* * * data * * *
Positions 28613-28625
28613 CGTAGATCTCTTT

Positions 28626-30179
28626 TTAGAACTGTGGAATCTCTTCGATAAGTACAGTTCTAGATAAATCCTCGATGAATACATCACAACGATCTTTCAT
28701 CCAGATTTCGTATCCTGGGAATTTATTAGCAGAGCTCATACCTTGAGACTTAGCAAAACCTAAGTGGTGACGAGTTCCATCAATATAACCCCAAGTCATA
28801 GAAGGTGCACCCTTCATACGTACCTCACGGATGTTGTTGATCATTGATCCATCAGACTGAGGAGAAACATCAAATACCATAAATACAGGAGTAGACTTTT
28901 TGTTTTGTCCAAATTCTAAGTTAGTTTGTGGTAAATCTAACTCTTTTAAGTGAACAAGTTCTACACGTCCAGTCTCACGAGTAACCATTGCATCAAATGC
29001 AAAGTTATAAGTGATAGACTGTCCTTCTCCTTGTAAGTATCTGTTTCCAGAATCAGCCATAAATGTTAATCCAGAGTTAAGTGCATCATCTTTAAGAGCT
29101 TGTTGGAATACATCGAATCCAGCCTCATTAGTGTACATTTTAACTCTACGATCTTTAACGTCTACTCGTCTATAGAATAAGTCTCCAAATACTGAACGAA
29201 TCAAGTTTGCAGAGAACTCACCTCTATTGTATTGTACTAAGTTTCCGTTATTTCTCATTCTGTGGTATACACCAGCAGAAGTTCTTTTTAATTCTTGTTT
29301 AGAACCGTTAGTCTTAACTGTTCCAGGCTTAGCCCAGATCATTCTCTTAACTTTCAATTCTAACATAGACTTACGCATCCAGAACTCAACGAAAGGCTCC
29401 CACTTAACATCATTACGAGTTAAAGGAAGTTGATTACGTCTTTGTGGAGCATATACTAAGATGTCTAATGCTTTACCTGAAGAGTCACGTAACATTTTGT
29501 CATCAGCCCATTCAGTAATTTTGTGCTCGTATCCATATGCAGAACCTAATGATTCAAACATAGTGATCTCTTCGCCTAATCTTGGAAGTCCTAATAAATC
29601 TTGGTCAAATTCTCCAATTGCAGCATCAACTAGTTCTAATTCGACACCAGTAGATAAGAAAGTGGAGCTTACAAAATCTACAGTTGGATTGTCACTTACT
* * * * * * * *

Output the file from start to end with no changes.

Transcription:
Positions 28613-28625
28613 CGTAGATCTCTTT

Positions 28626-30179
28626 TTAGAACTGTGGAATCTCTTCGATAAGTACAGTTCTAGATAAATCCTCGATGAATACATCACAACGATCTTTCAT
28701 CCAGATTTCGTATCCTGGGAATTTATTAGCAGAGCTCATACCTTGAGACTTAGCAAAACCTAAGTGGTGACGAGTTCCATCAATATAACCCCAAGTCATA
28801 GAAGGTGCACCCTTCATACGTACCTCACGGATGTTGTTGATCATTGATCCATCAGACTGAGGAGAAACATCAAATACCATAAATACAGGAGTAGACTTTT
28901 TGTTTTGTCCAAATTCTAAGTTAGTTTGTGGTAAATCTAACTCTTTTAAGTGAACAAGTTCTACACGTCCAGTCTCACGAGTAACCATTGCATCAAATGC
29001 AAAGTTATAAGTGATAGACTGTCCTTCTCCTTGTAAGTATCTGTTTCCAGAATCAGCCATAAATGTTAATCCAGAGTTAAGTGCATCATCTTTAAGAGCT
29101 TGTTGGAATACATCGAATCCAGCCTCATTAGTGTACATTTTAACTCTACGATCTTTAACGTCTACTCGTCTATAGAATAAGTCTCCAAATACTGAACGAA
29201 TCAAGTTTGCAGAGAACTCACCTCTATTGTATTGTACTAAGTTTCCGTTATTTCTCATTCTGTGGTATACACCAGCAGAAGTTCTTTTTAATTCTTGTTT
29301 AGAACCGTTAGTCTTAACTGTTCCAGGCTTAGCCCAGATCATTCTCTTAACTTTCAATTCTAACATAGACTTACGCATCCAGAACTCAACGAAAGGCTCC
29401 CACTTAACATCATTACGAGTTAAAGGAAGTTGATTACGTCTTTGTGGAGCATATACTAAGATGTCTAATGCTTTACCTGAAGAGTCACGTAACATTTTGT
29501 CATCAGCCCATTCAGTAATTTTGTGCTCGTATCCATATGCAGAACCTAATGATTCAAACATAGTGATCTCTTCGCCTAATCTTGGAAGTCCTAATAAATC
29601 TTGGTCAAATTCTCCAATTGCAGCATCAACTAGTTCTAATTCGACACCAGTAGATAAGAAAGTGGAGCTTACAAAATCTACAGTTGGATTGTCACTTACT